Parlee Center Talk Focuses on COVID-19 Vaccines
The Parlee Center has made a recording of the event available for viewing on the Ursinus website.
The Parlee Center for Science and the Common Good regularly hosts expert speakers to discuss some of the most current and important science topics of the day. With the COVID-19 vaccine currently rolling out across the country, Doms’s talk to the Ursinus community, titled, “COVID-19, Vaccines and Variants,” was timely and relevant.
The professor of pathology and laboratory medicine at the Perelman School of Medicine at the University of Pennsylvania also shared the process for and stages of vaccine trials and the types of vaccines differ. He then went into detail discussing the three vaccines that are approved for use in the United States.
In an engaging and comprehensible 40-minute presentation, Doms explained the specific virus that causes COVID-19 in the context of its predecessors that cause SARS and MERS. He reviewed the risk factors, symptoms, and unique traits of the virus. He also covered misconceptions and common questions around the virus and the vaccines, including the reported death rate.
In a graphic analysis of the overall death rate in the United States for the past five years, Doms said, “I think it is fair to say that the reported number of COVID deaths in the US is accurate. This has killed a lot of Americans.”
Looking toward the future of the virus and life after the vaccine rollout, Doms explained the importance of worldwide vaccination to limit the virus evolution and the ability of the vaccines to be adapted to adjust to keep pace with the virus as it evolves.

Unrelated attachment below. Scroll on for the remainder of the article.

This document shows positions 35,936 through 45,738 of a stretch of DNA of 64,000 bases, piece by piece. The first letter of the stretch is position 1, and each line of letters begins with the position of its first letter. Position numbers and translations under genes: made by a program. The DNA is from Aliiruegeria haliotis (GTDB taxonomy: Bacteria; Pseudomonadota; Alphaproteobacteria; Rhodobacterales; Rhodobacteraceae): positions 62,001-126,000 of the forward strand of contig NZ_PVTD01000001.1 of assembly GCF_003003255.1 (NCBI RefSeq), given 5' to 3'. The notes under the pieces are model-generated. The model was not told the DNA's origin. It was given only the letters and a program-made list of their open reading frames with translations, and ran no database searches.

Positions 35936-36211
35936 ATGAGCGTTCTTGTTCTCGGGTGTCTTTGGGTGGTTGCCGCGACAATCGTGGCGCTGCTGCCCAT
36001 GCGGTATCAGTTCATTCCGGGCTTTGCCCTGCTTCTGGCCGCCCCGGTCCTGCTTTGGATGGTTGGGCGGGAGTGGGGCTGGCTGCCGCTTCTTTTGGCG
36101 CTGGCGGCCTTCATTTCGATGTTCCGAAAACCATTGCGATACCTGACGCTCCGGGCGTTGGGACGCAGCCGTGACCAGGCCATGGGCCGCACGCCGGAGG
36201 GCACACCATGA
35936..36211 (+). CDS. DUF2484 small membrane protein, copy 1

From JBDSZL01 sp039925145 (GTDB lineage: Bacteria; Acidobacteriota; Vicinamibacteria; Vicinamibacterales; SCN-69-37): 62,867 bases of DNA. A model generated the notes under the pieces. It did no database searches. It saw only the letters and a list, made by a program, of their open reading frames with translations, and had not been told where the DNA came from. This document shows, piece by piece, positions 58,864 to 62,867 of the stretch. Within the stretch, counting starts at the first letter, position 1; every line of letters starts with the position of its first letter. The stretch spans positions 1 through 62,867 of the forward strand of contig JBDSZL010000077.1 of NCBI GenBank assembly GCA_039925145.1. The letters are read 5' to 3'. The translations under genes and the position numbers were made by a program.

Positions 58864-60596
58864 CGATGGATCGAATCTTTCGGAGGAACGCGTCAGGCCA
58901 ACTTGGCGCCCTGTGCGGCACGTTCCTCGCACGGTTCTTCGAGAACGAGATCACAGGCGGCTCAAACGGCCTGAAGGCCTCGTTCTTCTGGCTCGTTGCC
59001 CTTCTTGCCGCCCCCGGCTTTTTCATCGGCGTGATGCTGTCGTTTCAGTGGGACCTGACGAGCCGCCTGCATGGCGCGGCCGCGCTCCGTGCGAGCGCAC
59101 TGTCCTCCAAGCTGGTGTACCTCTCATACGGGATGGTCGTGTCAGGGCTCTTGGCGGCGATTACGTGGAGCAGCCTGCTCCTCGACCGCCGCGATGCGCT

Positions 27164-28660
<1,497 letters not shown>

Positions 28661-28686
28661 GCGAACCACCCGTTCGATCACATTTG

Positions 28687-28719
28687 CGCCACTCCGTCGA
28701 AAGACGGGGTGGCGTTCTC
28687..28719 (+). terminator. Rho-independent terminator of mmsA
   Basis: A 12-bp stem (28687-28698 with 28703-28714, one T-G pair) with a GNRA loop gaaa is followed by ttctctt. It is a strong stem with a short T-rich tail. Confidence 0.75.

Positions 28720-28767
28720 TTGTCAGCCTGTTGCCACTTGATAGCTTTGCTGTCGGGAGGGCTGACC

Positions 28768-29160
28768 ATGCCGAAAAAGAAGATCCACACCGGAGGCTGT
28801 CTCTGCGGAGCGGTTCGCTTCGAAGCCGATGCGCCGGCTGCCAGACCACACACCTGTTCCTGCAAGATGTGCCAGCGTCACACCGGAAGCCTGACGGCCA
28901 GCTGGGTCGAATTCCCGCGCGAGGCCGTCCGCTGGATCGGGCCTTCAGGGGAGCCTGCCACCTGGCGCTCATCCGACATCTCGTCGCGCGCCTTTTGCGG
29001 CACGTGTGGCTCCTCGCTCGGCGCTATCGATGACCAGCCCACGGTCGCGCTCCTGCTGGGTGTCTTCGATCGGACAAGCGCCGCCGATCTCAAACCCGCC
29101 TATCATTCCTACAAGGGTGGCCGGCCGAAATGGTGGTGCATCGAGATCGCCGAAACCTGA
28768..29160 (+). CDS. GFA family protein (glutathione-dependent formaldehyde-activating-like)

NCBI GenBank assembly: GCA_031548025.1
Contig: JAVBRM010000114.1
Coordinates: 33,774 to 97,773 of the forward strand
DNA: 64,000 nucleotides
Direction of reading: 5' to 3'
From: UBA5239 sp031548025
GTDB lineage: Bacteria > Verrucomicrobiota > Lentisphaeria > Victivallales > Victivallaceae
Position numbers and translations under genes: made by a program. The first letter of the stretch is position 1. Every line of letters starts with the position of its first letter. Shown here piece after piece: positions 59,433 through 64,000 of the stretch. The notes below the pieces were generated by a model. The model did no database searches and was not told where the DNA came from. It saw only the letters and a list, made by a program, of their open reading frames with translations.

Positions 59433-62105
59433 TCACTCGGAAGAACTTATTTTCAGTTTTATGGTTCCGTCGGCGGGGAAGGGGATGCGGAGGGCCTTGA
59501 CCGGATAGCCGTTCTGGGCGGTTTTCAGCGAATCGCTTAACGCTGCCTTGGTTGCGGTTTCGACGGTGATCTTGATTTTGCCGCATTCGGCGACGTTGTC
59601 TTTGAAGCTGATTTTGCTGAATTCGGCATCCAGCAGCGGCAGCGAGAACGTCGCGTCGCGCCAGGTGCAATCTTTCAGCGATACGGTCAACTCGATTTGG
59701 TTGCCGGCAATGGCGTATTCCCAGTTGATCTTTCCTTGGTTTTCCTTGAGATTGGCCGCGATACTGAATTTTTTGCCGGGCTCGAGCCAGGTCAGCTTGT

“SARS CoV-2 is more infectious than influenza virus and because it is readily transmitted between people, there is really no reason to think this virus will ever be expunged from the human population,” he said. “It is very likely here to stay.”
He also stressed one point heard often throughout the past 12 months: “Masks work. If everybody would wear a mask when they are supposed to, we would have many fewer infections and many fewer people who die. The evidence for that is irrefutable.”
The talk was followed by a question-and-answer period during which Doms was asked if he had the option to take any one of the vaccines currently available, which one would he take.
“I would take whatever was available,” he said. “They are all going to protect you from a bad outcome. They’re all good vaccines.”
Parlee Center student fellows managed the event behind the scenes as well as the introduction and moderation by Julia Pierson ’23 and Kathryn Hunt ’22.